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2C-35-10(a)(1) is what New Jersey calls a "crime" of the third degree (crimes are the equivalent of a felont) for possession of a controlled substance.
2C-35-10(c) is a disordely persons offense, the equivalent of a misdemeanor, for failure to deliver a controlled substance to the nearest law enforcement office.
A third degree crime is much more serious, obviously, punishable by up to 5 years in prison and/or a possible heavy fine and restitution. A disorderly persons offense can result in up to 6 months maximum in jail, and or a fine of up to $1,000, as well as penalties of up to $600.
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With no priors, and the reduction in the charge, you're a good candidate for a conditional discharge.
New Jersey State statute N.J.S.A. 2C: 36A-1 provides that a person not previously convicted of a drug offense and who has not previously been granted "supervisory treatment" under 24:21-27, 2C:43-12 or 2C: 36A-l may apply for a conditional discharge. The court upon notice to the prosecutor and subject to 2C: 36A-l(c) may on the motion of the defendant or the court, suspend further proceedings and place the defendant on supervisory treatment (i.e., probation, supervised or unsupervised attendance at Narcotics Anonymous, etc.).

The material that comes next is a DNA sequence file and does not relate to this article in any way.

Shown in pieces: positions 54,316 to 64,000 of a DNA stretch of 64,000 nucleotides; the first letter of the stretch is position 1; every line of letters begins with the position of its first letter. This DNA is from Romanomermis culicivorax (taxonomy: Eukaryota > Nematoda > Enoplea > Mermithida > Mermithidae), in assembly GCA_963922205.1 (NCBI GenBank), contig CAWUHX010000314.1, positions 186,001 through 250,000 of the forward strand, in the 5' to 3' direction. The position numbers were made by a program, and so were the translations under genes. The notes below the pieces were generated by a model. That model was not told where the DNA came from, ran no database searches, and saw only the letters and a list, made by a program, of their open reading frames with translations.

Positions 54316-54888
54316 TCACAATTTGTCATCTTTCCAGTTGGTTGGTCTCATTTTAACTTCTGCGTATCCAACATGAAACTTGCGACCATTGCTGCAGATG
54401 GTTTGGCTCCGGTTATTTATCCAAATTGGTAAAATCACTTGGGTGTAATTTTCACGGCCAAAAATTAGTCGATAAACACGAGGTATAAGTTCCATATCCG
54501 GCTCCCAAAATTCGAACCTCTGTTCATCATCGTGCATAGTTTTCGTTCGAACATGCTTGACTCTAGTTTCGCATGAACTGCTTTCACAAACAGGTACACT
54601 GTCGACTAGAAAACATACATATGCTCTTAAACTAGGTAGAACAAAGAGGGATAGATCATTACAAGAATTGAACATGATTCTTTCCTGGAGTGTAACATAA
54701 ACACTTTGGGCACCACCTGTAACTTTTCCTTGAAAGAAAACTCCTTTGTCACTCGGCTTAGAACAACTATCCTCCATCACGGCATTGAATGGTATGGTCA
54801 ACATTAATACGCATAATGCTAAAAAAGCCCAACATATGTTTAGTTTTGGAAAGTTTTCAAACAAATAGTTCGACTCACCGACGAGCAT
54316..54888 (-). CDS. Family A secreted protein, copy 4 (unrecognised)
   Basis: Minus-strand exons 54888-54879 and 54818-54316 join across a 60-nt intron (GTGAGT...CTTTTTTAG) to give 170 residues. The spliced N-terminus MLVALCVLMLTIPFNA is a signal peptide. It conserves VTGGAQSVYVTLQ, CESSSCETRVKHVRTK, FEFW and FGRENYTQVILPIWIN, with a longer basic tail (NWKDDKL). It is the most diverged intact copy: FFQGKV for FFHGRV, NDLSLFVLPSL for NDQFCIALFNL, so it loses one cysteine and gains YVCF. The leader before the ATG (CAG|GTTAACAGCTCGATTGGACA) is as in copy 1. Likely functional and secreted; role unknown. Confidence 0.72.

The court further has the option to suspend a defendant's driver's license between six months and two years.
The conditional discharge period is also between six months and two years. If a defendant is convicted of a drug offense during this period or violates the conditions set by the court, the prosecution resumes.
Basically, the way this works is if granted a conditional discharge by the court (and it is discretionary, but I think the court would go for it here) you pay a bunch of fines and are placed into probation. If you successfully complete all the terms of probation, the charge is then dismissed.
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